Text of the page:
Thailand’s SET index has fallen 33.7% in 2020, by a small margin the worst year-to-date performance in Asia. Thailand gets 11% of its GDP from tourism, and that’s dead – technically, down 44% and getting worse. The Philippines, where stocks are down almost as much, 31.7% in 2020, has simply shut down its stock exchange, saying it couldn’t guarantee the health of folks on the floor. The blood pressure of investors is another health disaster altogether.

It’s going to take a coordinated global response when it comes to fiscal and monetary stimulus to get everyone on the same page. It also will take cooperation among medical bodies and addressing transportation links if we’re going to get out of the coronavirus mess. The unilateral, single-nation responses are firing buckshot when we need a .458 Winchester Magnum, the kind of Big Game rifle the ranger carries when I’ve been on walking safaris in South Africa.

Investors are sensibly responding to economic disruption rather than simply rates of infection. Korean stocks lost 4.9% in a market dominated by big exporters and heavy industry.

Hong Kong’s Hang Seng index closed down 4.2% on Wednesday, even though the rate of new infections is now slow in East Asia. Most of Hong Kong’s new cases are coming from abroad as Hong Kongers hurry home ahead of travel shutdowns around the globe. The Hang Seng hadn’t risen as high as other Asian indexes due to the pro-democracy protests here last year, so the benchmark is down “only” 20.9% in 2020.

Mainland China, where this all started, is seeing its stocks spared the worst of the selling. The CSI 300 index of the largest shares in Shanghai and Shenzhen fell 2.0% on Wednesday, and the whole index is down only 11.2% this year. That’s half the size of the general selloff around Asia. But treat Chinese share movements with skepticism. Domestic retail investors drive the trading and don’t have many other places to put their money. They are also notorious momentum traders. Mainland stocks are also essentially options on companies rather than genuine holdings, because Communist Party policy can change literally overnight without warning and shut your favorite company down. The party also has cash to spend on stimulus.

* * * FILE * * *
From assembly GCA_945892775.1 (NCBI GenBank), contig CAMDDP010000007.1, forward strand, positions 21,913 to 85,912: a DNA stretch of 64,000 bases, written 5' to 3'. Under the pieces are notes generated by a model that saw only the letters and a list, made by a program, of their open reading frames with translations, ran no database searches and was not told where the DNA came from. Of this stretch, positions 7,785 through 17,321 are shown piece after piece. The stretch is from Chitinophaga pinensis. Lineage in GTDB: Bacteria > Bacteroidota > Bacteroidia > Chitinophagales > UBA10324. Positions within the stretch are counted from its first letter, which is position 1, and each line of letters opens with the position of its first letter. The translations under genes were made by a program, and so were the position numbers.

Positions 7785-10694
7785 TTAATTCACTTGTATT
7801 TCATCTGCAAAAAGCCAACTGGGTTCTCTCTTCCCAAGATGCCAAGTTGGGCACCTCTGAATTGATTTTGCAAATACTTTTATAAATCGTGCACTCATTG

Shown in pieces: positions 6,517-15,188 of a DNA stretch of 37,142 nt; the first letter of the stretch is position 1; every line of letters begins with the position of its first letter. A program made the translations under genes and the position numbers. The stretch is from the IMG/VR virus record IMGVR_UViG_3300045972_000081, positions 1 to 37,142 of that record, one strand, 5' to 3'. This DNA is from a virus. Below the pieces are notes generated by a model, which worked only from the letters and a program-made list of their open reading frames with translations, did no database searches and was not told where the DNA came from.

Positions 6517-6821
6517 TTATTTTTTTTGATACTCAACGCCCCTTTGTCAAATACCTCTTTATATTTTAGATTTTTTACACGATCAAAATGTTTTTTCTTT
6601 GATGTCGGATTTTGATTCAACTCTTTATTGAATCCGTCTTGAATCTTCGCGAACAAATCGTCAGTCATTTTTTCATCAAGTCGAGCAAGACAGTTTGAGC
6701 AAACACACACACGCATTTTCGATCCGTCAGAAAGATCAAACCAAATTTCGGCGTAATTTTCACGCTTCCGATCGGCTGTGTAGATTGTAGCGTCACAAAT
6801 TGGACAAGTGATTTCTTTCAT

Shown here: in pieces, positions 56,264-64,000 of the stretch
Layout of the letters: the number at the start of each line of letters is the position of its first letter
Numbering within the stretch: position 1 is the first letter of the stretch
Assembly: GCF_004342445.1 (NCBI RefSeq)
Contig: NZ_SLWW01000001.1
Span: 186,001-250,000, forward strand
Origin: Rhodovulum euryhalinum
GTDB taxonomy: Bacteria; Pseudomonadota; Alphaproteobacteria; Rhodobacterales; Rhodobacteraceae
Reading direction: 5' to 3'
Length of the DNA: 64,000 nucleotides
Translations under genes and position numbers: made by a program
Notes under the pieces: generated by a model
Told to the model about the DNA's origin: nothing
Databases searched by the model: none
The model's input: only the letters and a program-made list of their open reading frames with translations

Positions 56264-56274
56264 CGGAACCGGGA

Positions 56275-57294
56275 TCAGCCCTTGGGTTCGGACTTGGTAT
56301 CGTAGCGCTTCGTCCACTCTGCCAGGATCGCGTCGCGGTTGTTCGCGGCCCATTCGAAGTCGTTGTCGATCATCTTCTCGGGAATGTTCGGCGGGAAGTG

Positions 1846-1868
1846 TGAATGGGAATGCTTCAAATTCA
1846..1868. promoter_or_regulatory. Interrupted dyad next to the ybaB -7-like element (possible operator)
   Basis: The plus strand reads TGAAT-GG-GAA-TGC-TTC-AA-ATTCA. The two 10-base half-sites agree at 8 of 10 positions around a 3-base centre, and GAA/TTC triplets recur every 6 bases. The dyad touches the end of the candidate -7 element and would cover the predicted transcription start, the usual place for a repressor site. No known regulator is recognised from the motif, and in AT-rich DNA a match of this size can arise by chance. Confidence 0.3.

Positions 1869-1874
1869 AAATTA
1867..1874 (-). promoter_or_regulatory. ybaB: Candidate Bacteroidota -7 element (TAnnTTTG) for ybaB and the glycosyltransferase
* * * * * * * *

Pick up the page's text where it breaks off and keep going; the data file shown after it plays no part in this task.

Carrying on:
Recession is here

I was a guest on RTHK Radio 3’s drive-time business show “Money Talk” Tuesday morning, talking about the disastrous economic figures out of China on Monday. The jobless rate is at a record high, manufacturing has slowed a record amount, and retail sales cratered by a record margin.

One point I made is that, given the shutdowns already under way in Italy and Spain, we can expect similar figures out of those economies in the next month or two. And as more countries corral movement and stop public gatherings, we will see that economic pain spread.

So I chuckle a wry laugh when I hear forecasters predicting that we’re heading for recession. We are in recession, people! It’s here now.

The backward-looking economic output figures will confirm that assessment in the future. I hate the new piece of business jargon that an analyst is attempting to “nowcast” activity. But real-time assessments and common-sense assessments are what we need right now.

I’m digesting a particularly gloomy set of reports from Standard & Poor’s. The rating agency isn’t pulling any punches.

“Asia-Pacific Recession Guaranteed” is my light reading right now. It’s a quick hit. The “enormous first-quarter shock” in China means its growth will shudder to 2.9% in 2020, S&P says, a gutsy call because the Communist Party was keen on “predicting” growth of “around 6%.”

S&P is using the traditional definition of two down quarters in a row to define recession. By other measures, countries such as India and China need to achieve outsize growth just to keep the floods of people moving from the countryside to the city gainfully employed.

This new report says the “rising scale of the shock will leave permanent scars on balance sheets and in labor markets” in Asia. I concur. The rating agency believes US$400 billion in permanent income losses is going to be wiped off profit-and-loss statements.

S&P forecasts aggregate growth will fall by more than half in Asia to under 3% for all of 2020. It envisions a U-shaped recovery.

V-shaped, U-shaped, it’s all a question of how deep and how long this recession is going to last. All downturns are temporary unless you think the world economy is going to zero, which it’s not. But how bad will this get? We don’t know. The costs are continuing to add up, meaning we can’t count the final tab yet.